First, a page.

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Major Meteor Showers 2014

Source BAA Handbook

Shower         Max            Normal Limits    ZHR     Radiant at Max     Age of Moon

Virginids   Apr 11-12           Apr 6-17        5       13h 36m -11d       2d (Apr 12)

Lyrids      Apr 22 17h          Apr 18-25      10       18h 08m +32d       22d

eta Aqr     May 5-6           Apr 24 - May 20  40       22h 20m -01d       6d (May 5)

delta Aqr   Jly 29            Jly 15 - Aug 20  20       22h 36m -17d       2d  (double radiant)

Perseids    Aug 13d 00h       Jly 23 - Aug 20  80+      03h 13m +58d       17d

Orionids    Oct 21-24         Oct 16-30        25       06h 24m +15d       28d

Leonids     Nov 18d 01h       Nov 15-20        20?      10h 08m +22d       25d

Geminids    Dec 14d 07h       Dec 8-17         100+     07h 32m +33d       22d

Monthly Sky Notes.  Frank Hill


Towards the end of January the planet Mercury is just above the south western evening sky in the twilight, it lies about 18 degrees from the sun. Ensure the sun is below the horizon if intending to use an optical aid such as binoculars etc, it is easy to accidently bring the sun into the field of view if ‘sweeping’ the horizon before it has set.  This is of more importance when trying to locate the planet in the morning sky as the sun is rising.

The following is a short list of dates when the planet will be visible:
* January 31 in the evening
* March 14 in the morning
* May 25 in the evening
* July 13 in the morning
* September 22 in the evening
* November 2 in the morning


If you have clear skies and a reasonable south western horizon then you can still observe the planet Venus in the early evening for a few days in January before it disappears below the horizon and then is at conjunction and ‘invisible’ to us. The planet next becomes an early morning spectacle in the pre-dawn sky of early February in the constellation of Scutum.  Look out for the partial occultation of the Moon on the 26th February.  Take care if using an optical aid; the sun will be close by!


In January Mars is low towards the eastern horizon in the constellation of Virgo, to the north east (about 6 degrees) of the bright star Spica.  The planet is approaching us and is at opposition on the 9th April and reaches its greatest height above the horizon at just over 20 degrees when it is to the south at 01.08 UT.   Telescopic observations under fair to good seeing conditions during this opposition may show the more outstanding features of this enigmatic planet.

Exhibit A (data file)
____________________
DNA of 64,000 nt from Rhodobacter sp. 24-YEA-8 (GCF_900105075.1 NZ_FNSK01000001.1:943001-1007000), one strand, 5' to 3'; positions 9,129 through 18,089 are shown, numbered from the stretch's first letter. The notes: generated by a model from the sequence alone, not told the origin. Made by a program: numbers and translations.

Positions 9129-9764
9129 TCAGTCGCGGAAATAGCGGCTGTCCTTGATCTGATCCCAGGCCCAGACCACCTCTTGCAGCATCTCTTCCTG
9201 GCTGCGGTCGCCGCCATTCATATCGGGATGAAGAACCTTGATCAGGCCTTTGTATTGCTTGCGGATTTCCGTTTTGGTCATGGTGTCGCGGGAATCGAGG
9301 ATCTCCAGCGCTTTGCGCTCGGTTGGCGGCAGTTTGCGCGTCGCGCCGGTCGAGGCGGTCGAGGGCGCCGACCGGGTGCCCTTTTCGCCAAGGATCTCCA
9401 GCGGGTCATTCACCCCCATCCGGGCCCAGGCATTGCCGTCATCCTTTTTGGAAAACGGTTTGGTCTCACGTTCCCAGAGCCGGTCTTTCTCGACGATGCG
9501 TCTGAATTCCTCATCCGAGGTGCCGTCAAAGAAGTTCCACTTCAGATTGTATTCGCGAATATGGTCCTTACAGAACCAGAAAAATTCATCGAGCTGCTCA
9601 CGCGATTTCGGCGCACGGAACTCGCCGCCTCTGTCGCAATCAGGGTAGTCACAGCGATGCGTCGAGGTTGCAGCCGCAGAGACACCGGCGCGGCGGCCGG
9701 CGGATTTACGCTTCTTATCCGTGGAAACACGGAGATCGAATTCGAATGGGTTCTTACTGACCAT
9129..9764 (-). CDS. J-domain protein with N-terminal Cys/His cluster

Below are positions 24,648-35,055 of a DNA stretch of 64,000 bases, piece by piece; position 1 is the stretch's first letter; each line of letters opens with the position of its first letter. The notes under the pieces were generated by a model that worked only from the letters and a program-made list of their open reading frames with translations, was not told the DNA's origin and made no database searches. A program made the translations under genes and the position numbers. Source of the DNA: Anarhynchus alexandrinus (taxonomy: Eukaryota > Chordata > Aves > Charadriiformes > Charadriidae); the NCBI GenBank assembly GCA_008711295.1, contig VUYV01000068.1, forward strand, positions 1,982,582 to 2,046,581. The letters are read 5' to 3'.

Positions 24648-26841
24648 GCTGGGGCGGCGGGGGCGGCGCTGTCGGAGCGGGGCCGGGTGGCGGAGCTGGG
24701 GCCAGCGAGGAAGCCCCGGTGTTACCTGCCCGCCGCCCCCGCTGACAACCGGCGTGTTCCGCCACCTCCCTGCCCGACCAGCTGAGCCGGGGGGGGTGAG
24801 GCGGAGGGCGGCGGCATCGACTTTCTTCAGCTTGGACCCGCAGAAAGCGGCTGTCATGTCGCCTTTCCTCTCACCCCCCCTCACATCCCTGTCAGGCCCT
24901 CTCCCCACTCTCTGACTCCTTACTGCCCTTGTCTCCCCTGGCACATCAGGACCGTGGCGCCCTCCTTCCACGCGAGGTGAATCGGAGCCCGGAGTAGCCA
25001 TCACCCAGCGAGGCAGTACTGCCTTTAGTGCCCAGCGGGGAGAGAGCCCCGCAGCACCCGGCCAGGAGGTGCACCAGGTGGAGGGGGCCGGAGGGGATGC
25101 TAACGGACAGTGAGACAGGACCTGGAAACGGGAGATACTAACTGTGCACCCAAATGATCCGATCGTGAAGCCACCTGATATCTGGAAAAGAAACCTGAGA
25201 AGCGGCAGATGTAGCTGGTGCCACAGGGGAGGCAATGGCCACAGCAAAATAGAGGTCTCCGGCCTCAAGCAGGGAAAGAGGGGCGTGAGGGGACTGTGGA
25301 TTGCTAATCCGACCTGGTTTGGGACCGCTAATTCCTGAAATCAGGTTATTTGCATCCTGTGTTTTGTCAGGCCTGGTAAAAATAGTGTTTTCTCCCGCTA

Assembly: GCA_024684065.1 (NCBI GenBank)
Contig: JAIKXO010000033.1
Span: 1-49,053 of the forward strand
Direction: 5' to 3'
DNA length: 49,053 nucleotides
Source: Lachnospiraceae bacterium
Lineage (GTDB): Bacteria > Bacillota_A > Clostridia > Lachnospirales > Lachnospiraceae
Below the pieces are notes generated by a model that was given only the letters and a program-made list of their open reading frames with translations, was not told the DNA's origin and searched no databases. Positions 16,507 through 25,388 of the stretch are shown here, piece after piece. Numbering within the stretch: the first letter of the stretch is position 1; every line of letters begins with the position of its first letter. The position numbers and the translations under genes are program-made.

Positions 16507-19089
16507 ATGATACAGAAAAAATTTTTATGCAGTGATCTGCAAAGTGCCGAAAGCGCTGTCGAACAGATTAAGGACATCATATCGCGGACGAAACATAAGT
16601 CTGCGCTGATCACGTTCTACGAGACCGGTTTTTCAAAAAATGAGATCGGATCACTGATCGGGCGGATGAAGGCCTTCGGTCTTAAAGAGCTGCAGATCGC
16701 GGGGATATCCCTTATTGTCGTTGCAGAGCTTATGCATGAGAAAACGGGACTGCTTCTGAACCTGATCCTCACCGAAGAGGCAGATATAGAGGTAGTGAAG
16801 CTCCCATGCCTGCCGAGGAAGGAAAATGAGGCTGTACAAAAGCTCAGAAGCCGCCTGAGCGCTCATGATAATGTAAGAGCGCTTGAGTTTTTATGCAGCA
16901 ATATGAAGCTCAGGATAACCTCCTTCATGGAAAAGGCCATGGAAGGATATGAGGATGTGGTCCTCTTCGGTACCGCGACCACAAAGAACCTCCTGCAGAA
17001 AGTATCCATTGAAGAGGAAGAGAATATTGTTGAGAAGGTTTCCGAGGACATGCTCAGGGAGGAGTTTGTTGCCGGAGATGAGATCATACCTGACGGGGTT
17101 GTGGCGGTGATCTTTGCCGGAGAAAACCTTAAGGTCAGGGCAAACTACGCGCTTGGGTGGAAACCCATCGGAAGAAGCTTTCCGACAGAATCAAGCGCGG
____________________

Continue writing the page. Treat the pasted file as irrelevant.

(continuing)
Asteroids Ceres and Vesta

The two asteroids Ceres and Vesta are also lurking nearby in Virgo and may be observed just above the Virgo stars Zeta and Tau at the northern edge of the constellation.


Mighty Jupiter, very well placed for observation in the constellation of Gemini for both naked eye and with any optical aid.  Binoculars will reveal the bright disk of the planet and depending on their size and seeing conditions, a hint of the ‘bands’  plus of course the four Galilean moons – Io, Europa, Ganymede and Calisto.   Jupiter reaches its greatest height above the southern horizon on the 5th January at midnight, with the planet being observable through the night it would be possible (weather permitting!) to observe the full 10 hour rotation period of the planet.  We lose the planet towards the end of February as it drops down to the western horizon, but pick it up again in the constellation of Leo at the end of November as it rises in the east.


 Saturn can be found low down in the south eastern sky in the constellation of Libra towards the end of February with the Moon nearby on the 22nd.  Saturn unfortunately remains relatively low in the sky, but reaches its high point on the 4th April in the early hours at around 22 degrees above the southern horizon.  The rings are opening wider and as a result the planet is becoming brighter, if you have the opportunity to view the planet through a telescope at this time you will be rewarded with one of nature’s magnificent views. Look westwards and up to find Spica in Virgo and Mars keeping a red eye on the world!


The outer gas giant planet Uranus in Pisces at present will be at its greatest height above the southern horizon, reaching 40 degrees; on the 5th January at about 17.44 UT in the early evening. A difficult object against the background stars but if you locate the stars Mu and Lambda in Pisces and draw an imaginary line between them and scan along this line with binoculars, about half way between the two you should locate a bluish green object; this is Uranus.  If using a telescope have a low power eyepiece in the focuser to maximise your field of view and use the same technique (or press the ‘GoTo’ button!)


Neptune Is now close to the horizon in Aquarius and will be a difficult object to try and pick out, however if you want test your skill; locate Delta and Beta Aquari and again draw an imaginary line between them and scan along this line with binoculars, about half way between the two you should locate a bluish object; this is Neptune.  If will be using a telescope, have a low power eyepiece in the focuser to maximise your field of view and use the same technique (or again press the ‘GoTo’ button!)

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